Aggregate Inc., a gravel company north of Frederiksted owned by Ann Abramson, may be on the edge of losing its license to operate, officials from Planning and Natural Resources and Licensing and Consumer Affairs told a Senate panel on Tuesday.
The Committee on Public Safety, Homeland Security and Justice’s new chairman, Sen. Kenneth Gittens, held the hearing to get an update on law enforcement activities from the V.I. Departments of Justice, Police, and Planning and Natural Resources, the Bureau of Corrections, the Division of Licensing and Consumer Affairs.
In May of 2012, DPNR Commissioner Alicia Barnes told another Senate committee that the Aggregate Inc. quarry was in violation of an array of environmental regulations, as well as permit and zoning requirements.
Barnes said the neighboring Caledonia Gut is especially environmentally sensitive, and the quarry has contaminated and impacted the gut with dust, sediment and debris.
The department cited the company for violations and was planning on enforcement actions and fines, Barnes said last year.
The quarry’s owner appeared at that hearing and said she had been ill, but promised to quickly address the violations.
Sen. Judi Buckley said that some St. Croix residents had sent a letter asking DPNR and DLCA to revoke the business’s license and asked what was happening with the quarry.
"We are in the process of reviewing the license," DLCA Commissioner Wayne Biggs said. "DPNR is doing the due diligence on their side. We decided we could not revoke the license based solely on a letter and had to investigate," he said.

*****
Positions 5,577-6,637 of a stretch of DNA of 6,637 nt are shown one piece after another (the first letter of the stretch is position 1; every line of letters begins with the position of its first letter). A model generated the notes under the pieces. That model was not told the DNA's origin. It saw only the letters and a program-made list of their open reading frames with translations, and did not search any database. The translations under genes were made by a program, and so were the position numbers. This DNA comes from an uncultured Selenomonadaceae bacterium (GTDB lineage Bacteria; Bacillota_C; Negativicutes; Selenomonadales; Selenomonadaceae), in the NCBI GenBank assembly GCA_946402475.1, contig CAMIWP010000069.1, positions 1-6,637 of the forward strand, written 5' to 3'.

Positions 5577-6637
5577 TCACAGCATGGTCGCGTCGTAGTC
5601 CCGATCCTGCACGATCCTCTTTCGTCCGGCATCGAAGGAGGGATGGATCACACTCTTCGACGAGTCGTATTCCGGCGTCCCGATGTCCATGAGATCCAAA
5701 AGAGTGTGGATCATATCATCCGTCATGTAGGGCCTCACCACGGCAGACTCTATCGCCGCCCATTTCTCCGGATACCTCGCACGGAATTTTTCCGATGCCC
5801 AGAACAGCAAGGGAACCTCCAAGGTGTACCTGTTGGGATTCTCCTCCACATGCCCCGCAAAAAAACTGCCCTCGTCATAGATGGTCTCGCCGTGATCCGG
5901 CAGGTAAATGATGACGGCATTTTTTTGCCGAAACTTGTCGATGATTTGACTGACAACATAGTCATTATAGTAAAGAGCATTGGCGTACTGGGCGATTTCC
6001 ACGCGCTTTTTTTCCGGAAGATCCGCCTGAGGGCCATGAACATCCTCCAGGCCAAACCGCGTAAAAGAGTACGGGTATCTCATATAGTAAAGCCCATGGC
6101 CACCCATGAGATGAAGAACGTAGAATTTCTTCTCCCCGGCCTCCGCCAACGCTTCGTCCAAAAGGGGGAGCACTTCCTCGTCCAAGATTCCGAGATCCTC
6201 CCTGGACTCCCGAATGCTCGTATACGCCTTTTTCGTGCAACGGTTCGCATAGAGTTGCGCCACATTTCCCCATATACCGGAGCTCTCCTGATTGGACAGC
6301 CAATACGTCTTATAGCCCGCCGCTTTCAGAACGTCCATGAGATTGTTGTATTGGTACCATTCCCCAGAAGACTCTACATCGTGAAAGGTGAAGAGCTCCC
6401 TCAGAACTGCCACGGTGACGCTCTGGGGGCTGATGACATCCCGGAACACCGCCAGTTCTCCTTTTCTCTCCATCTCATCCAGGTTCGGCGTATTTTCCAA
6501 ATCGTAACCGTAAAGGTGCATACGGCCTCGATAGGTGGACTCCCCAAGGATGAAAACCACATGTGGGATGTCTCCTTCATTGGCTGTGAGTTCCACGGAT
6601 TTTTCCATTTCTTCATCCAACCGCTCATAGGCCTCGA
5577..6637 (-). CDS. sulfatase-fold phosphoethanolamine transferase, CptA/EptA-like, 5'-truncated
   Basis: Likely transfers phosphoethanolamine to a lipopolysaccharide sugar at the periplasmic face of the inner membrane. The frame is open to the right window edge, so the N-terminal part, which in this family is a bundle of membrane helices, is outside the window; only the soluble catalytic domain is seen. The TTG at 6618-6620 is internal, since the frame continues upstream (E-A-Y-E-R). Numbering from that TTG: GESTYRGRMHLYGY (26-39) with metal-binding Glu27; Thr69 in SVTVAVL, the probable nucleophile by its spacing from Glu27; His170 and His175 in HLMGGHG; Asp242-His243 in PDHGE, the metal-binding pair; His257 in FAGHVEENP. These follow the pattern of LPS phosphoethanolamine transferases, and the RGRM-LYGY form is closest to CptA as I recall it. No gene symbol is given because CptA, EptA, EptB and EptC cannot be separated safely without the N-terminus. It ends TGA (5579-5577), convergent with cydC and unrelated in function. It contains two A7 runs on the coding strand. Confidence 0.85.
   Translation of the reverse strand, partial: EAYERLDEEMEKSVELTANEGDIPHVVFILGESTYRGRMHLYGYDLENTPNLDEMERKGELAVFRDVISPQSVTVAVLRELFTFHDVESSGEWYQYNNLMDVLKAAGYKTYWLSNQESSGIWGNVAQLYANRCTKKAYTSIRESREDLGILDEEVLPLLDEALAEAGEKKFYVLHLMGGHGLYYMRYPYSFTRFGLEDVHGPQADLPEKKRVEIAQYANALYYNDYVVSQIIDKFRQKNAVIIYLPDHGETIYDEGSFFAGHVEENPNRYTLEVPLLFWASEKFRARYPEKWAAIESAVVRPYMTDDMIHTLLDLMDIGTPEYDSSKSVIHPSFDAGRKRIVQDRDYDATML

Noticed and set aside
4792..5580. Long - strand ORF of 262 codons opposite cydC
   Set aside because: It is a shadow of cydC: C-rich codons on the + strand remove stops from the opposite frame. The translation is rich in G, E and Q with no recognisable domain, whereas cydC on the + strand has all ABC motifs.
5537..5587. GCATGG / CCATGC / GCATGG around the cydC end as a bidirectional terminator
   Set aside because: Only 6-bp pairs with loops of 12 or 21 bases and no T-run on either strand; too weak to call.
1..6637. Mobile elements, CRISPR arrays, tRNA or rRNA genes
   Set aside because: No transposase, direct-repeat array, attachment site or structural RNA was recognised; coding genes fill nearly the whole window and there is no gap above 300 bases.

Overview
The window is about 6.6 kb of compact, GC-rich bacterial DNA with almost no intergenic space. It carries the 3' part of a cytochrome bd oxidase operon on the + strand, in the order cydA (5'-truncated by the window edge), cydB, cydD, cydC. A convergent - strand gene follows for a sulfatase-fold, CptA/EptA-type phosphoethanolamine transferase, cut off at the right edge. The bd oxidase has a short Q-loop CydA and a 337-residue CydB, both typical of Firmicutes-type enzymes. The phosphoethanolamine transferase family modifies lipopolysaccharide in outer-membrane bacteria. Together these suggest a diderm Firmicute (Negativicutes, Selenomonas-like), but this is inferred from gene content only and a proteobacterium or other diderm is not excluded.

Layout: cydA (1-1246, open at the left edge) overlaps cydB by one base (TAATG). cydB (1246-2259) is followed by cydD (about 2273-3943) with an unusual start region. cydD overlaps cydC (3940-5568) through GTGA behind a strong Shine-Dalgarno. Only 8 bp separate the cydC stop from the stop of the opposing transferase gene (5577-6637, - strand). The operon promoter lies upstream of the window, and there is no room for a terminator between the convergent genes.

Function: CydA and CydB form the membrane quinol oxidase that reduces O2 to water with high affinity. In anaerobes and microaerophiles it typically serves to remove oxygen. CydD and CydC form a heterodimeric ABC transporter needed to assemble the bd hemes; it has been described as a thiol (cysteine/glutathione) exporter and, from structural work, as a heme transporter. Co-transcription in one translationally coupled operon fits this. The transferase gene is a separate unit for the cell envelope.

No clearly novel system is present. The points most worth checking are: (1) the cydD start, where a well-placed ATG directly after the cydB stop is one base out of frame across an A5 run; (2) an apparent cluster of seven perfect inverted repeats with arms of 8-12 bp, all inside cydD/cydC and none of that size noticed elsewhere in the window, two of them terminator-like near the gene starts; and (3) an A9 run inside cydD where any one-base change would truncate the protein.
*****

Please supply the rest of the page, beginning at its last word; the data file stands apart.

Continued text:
"Commissioner Biggs is correct," Barnes said. "We met with the principals of Aggregate Inc. about the zoning violations. We had a verbal agreement that Aggregate would take certain actions and they have not," she said.
"The department is in the process of preparing a notice of violation to Aggregate for their failure to apply for a use variance or rezoning at that site," Barnes said, adding that Aggregate has a certain number of days to respond and has been notified "that failure to respond would result in the revocation of their license."
While testifying about DPNR’s various law enforcement activities, Barnes said the department regularly confiscates firearms from boaters who arrive in the territory with registered, legal firearms, but did not register them with U.S. Customs and local police as required. Owners have 24 hours to present proper registration and licensing documents, and while most of the guns are registered, many just abandon the guns, she said.
"Generally about 85 percent of the boaters leave the territory without retrieving those weapons," Barnes said.
Several senators and police officials expressed concern that, without tight controls, these guns might end up on the street.
Sen. Tregenza Roach asked what becomes of the weapons.
"We maintain them and eventually turn them over to the V.I. Police Department or maintain them … in our cache of weapons," Barnes said.
"Do you have a system to preserve chain of custody for them for court presentation?" Gittens asked.
"Yes, we have a chain of custody," said Roberto Tapia, acting director of environmental enforcement at DPNR. "The person signs a receipt and we will take that to our office and file it," he said.
Later Sen. Nereida "Nellie" Rivera-O’Reilly asked acting Police Commissioner Rodney Querrard if it "concerns" him that "DPNR is confiscating weapons and holding onto them."
"Yes, it does," Querrard said. "We need to be able to run serial numbers. There is a process we have to go through and, just knowing about that now, I will be following up with them because we should be in the loop," he said.
O’Reilly said she agreed it needed follow-up but also reiterated that Tapia had said DPNR maintained a chain of custody.
No votes were taken at the information gathering hearing. Present were Gittens, O’Reilly, Buckley, Roach, Sens. Craig Barshinger and Clarence Payne III. Sen. Alicia "Chucky" Hansen was absent.